© Michael G. Baylor (ed) 'The Radical Reformation' (Cambridge: Cambridge University Press, 1991), pp 231-238

03.34 The Twelve Articles of the Upper Swabian Peasants ©

27 February - 1 March 1525

The basic and just articles of the whole peasantry and the subjects of spiritual and secular lords, by whom they feel themselves burdened.

To the Christian reader, the peace and grace of God through Christ.

Because the peasants are assembled, there are many antichristians who now find reason to disparage the gospel, saying, "These are the fruits of the new gospel: to be obedient to no one, to rise up and rebel everywhere, to form infantry units with great violence, to band together to reform spiritual and temporal authorities, to expel them, perhaps even to kill them." The following articles reply to all these godless, superficial critics, first, to stop them from disparaging the word of God, and second, to justify on Christian grounds the disobedience, indeed the rebellion, of all the peasants (Romans I).

First, the gospel is not a cause of rebellions or insurrections, because it speaks of Christ the promised Messiah, whose words and life teach nothing but love, peace, patience, and unity, so that all who believe in Christ become loving, peaceful, patient and united. If the basis of all the peasants' articles (as will be clearly seen) is directed toward hearing the gospel and living according to it, how can antichristians call the gospel a cause of rebellion and disobedience? Although certain antichristians and enemies of the gospel oppose such demands, and want to flare up and revolt against them, the gospel is not the cause of this, but the devil, that most pernicious enemy of the gospel, who inspires such behavior in his followers through lack of faith, so that the word of God (which teaches love, peace, and unity) is suppressed and robbed.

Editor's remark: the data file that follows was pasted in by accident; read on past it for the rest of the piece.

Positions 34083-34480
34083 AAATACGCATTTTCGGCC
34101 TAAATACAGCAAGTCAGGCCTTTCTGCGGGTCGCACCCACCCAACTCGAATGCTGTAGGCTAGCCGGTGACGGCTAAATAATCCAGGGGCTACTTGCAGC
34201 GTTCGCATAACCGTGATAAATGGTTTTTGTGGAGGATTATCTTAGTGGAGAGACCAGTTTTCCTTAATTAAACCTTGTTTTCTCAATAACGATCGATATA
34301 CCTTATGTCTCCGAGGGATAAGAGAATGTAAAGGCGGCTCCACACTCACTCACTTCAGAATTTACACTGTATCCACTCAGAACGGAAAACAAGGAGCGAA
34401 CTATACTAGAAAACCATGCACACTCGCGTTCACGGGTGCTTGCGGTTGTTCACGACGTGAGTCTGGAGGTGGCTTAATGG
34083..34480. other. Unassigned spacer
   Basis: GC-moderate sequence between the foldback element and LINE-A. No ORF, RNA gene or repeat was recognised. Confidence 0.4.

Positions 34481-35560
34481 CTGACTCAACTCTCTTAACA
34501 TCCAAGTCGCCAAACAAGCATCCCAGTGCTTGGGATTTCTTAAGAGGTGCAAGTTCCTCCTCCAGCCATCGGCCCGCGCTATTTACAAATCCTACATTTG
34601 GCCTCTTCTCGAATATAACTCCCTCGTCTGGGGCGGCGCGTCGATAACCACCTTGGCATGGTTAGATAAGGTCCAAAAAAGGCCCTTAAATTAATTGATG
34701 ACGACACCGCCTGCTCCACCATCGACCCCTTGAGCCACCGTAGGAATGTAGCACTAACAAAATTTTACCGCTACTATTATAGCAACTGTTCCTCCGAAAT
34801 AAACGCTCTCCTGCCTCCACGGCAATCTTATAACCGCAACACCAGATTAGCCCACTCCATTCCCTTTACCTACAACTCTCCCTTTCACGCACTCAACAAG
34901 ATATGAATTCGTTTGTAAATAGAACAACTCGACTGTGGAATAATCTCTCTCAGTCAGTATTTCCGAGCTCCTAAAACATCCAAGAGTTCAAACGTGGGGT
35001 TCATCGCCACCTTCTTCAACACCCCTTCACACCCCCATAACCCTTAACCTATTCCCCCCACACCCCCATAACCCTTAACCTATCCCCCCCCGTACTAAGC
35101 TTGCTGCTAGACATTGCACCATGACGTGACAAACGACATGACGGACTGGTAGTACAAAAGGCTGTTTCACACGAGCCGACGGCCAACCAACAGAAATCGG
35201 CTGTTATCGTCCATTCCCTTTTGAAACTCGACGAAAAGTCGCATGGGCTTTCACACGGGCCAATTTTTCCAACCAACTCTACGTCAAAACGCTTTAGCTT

Second, it clearly follows that since, in their articles, the peasants want to be taught and to live by such a gospel, they cannot be called disobedient or seditious. (Romans II, Isaiah 40, Romans 8, Exodus 3 and 14, and Luke 18.) If God wants to hear the peasants (who are anxiously calling for the opportunity to live according to his word), who will blame the will of God? Who will interfere with his judgment? Indeed, who will oppose his majesty? Did he not listen to the children of Israel who cried out to him, and did he not free them from the hand of Pharaoh? Is he unable to rescue his followers today? Indeed, he will rescue them - and soon. Therefore, Christian reader, zealously read the following articles, and then judge them. Here are the articles

Article one

First, it is our humble desire and request, and the intention and conviction of us all, that henceforth we want to have the full power for a whole congregation to select and elect its own pastor; and also the power to remove him, if he acts improperly. (I Timothy 3, Titus I, Acts 14, Deuteronomy 17, Exodus 31, Deuteronomy 10, John 6, and Galatians 2.) This elected pastor should preach the gospel to us purely and clearly, without any additional human doctrine or commandments. Rather, he should always proclaim the true faith to us, prompting us to petition God for his grace, so that he implants and confirms this same true faith in us. For if his grace is not implanted in us, we will always remain flesh and blood, which are ineffective, as is clearly stated in Scripture: only through true faith can we come to God, and only through his mercy will we be saved. Thus, such an elected leader and pastor is necessary for us and is grounded in Scripture.

Article two

Second, since a just tithe has been established in the Old Testament, and fulfilled in the New (as the whole Epistle to the Hebrews says), we will gladly pay the just grain tithe to the full - but in the proper way. It should be given to God and distributed to his people, paid to a pastor who clearly proclaims the word of God. (Psalm 109, Genesis 14, Deuteronomy 18 and 12.) We are willing that henceforth our churchwardens, chosen by the congregation, collect and receive this tithe. From it they shall give the parson, who has been elected by the whole congregation, enough to maintain himself and his family modestly, according to the determination of the whole congregation. And whatever is left over should be distributed to the destitute people of the village, according to their circumstances and the determination of the congregation (Deuteronomy 26). What is left over after this should be retained, in case travel is necessary for the sake of the territory. So that no land tax may be imposed on the poor, travel expenses should be taken from this surplus. (I Timothy 5, Matthew 10, and I Corinthians 9.)